The rates of maternal injuries and fatalities have decreased in recent years among countries with modernized healthcare systems. The U.S. is an exception to this trend. Across the country, there are now roughly 50,000 maternal injuries and 700 fatalities each year. The only state that has experienced a reduction has been California. A recent USA today asserts that the majority of the adverse outcomes are preventable. Often the problem is a failure to respond to the signs of problems.
Risk Analysis Study Shows Other Factors
A recently published report by Risk Analysis indicated that these outcomes may be influenced by the timing of the delivery. This research surveyed approximately 2 million births over a five-year span. It tracked complications such as a ruptured uterus, a sudden need for a hysterectomy, and other reasons that might require admission to intensive care. Their findings showed some clear risk factors that were closely related to hospital staffing. They believe that the time of day, the day of the week, and other similar factors are influencing safety based on the quality of the medical staff on duty.
- The risk for complications rose by 21% among deliveries during the night shift compared to a daytime shift.
- This risk of complication was 9% greater on weekends and a staggering 29% higher on holidays. The assumption here is that those working during these nonstandard and often less desirable shifts may be those with less seniority and experience.
- In teaching hospitals, the risk of complications rose 28% during the month of July. This coincides with the time when training begins for residents.
The study did control for factors such as the age of the mother, race, level of education, and other key risk factors. David Mushinski, of the Department of Economics at Colorado State University, agrees to an extent that birth complications that occur in hospital settings can be influenced by staff and schedules. He suggests that during the more traditional working hours the facility is more likely to be properly staffed and have more experienced professionals on duty.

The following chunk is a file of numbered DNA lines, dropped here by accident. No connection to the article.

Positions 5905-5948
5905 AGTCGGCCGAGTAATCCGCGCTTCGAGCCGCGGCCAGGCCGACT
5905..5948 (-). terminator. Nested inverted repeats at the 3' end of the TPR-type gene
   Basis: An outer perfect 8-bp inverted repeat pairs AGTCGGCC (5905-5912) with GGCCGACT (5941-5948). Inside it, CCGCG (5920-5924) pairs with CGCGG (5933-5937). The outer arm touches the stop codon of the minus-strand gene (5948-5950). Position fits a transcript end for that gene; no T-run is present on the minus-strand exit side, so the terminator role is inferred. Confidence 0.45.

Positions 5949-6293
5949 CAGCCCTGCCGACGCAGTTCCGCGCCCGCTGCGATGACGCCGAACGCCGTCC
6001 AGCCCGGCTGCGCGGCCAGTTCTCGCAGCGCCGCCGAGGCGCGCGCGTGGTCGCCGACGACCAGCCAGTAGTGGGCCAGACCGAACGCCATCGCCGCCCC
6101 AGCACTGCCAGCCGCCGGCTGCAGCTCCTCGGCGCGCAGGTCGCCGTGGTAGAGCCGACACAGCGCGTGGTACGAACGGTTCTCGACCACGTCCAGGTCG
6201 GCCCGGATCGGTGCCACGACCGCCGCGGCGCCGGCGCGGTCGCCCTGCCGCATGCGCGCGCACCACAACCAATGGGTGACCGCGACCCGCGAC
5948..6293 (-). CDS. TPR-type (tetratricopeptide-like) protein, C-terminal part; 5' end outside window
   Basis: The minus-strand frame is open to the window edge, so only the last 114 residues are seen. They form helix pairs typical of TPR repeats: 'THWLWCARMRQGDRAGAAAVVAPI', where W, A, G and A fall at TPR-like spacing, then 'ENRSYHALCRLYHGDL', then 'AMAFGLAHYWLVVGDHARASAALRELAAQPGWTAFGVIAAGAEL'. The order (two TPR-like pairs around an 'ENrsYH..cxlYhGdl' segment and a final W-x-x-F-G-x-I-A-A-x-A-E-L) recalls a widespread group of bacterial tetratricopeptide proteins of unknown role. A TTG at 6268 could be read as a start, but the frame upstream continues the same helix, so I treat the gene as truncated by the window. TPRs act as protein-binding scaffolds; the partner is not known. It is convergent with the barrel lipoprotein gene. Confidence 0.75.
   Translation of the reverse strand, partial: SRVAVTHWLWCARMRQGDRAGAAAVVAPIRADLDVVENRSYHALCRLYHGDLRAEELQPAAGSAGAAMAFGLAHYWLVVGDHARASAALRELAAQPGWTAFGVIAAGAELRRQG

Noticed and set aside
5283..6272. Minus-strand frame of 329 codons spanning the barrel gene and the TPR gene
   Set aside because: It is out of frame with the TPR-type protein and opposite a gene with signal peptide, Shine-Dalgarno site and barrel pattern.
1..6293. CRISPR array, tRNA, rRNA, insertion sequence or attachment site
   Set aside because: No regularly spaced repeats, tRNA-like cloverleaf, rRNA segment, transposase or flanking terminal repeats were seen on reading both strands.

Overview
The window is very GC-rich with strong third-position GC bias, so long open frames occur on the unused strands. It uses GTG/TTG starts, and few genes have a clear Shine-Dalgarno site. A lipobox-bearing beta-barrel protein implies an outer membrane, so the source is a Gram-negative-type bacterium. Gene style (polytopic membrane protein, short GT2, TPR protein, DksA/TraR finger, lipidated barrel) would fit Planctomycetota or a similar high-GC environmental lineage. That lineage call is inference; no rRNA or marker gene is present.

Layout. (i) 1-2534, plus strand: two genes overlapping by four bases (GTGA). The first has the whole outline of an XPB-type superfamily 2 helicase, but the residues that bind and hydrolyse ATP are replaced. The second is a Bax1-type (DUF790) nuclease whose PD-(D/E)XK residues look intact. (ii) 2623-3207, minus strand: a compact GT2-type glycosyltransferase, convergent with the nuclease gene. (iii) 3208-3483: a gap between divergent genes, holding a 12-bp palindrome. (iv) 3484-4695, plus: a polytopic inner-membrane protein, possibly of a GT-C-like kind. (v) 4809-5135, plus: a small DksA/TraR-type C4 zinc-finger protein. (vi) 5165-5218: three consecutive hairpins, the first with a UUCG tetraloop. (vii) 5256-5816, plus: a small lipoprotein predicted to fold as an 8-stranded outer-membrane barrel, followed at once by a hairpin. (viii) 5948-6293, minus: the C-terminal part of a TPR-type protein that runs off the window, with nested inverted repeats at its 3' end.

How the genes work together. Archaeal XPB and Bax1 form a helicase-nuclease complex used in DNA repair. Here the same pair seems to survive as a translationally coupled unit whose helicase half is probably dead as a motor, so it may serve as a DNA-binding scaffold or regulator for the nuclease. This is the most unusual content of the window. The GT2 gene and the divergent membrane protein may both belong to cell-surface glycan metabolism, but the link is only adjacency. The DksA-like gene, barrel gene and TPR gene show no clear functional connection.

The report showed that “occupational performance” also declined among staff members as their work shift progressed. This pattern occurred as each additional hour passed during a shift. Teaching hospitals were negatively influenced when the inexperienced residents were providing care. Results indicated that strategic scheduling systems should be considered by hospital administrators.
Maternal Complications and Birth Injuries
It is unlikely that maternal complications or birth injuries could be directly attributed to hospital staffing patterns for cases of medical malpractice. These cases must prove a direct correlation between negligent actions (or inactions) and patient injuries. These types of medical malpractice cases are among the most challenging to prove. For a plaintiff to prevail in a malpractice case that is associated with childbirth, often they will encounter a formidable defense.
Choosing an Attorney for Birth-Related Malpractice Claims
Often the insurance company and their legal team will spare no expense in defending these cases that often can involve potentially large awards for damages. The defense may use several expert witnesses to contradict a malpractice claim. Some attorneys and small firms may be reluctant to follow through on these cases because they often become very costly to continue. It is critical that those seeking to pursue these claims choose an attorney that has sufficient capital to sustain the case over a multi-year period.
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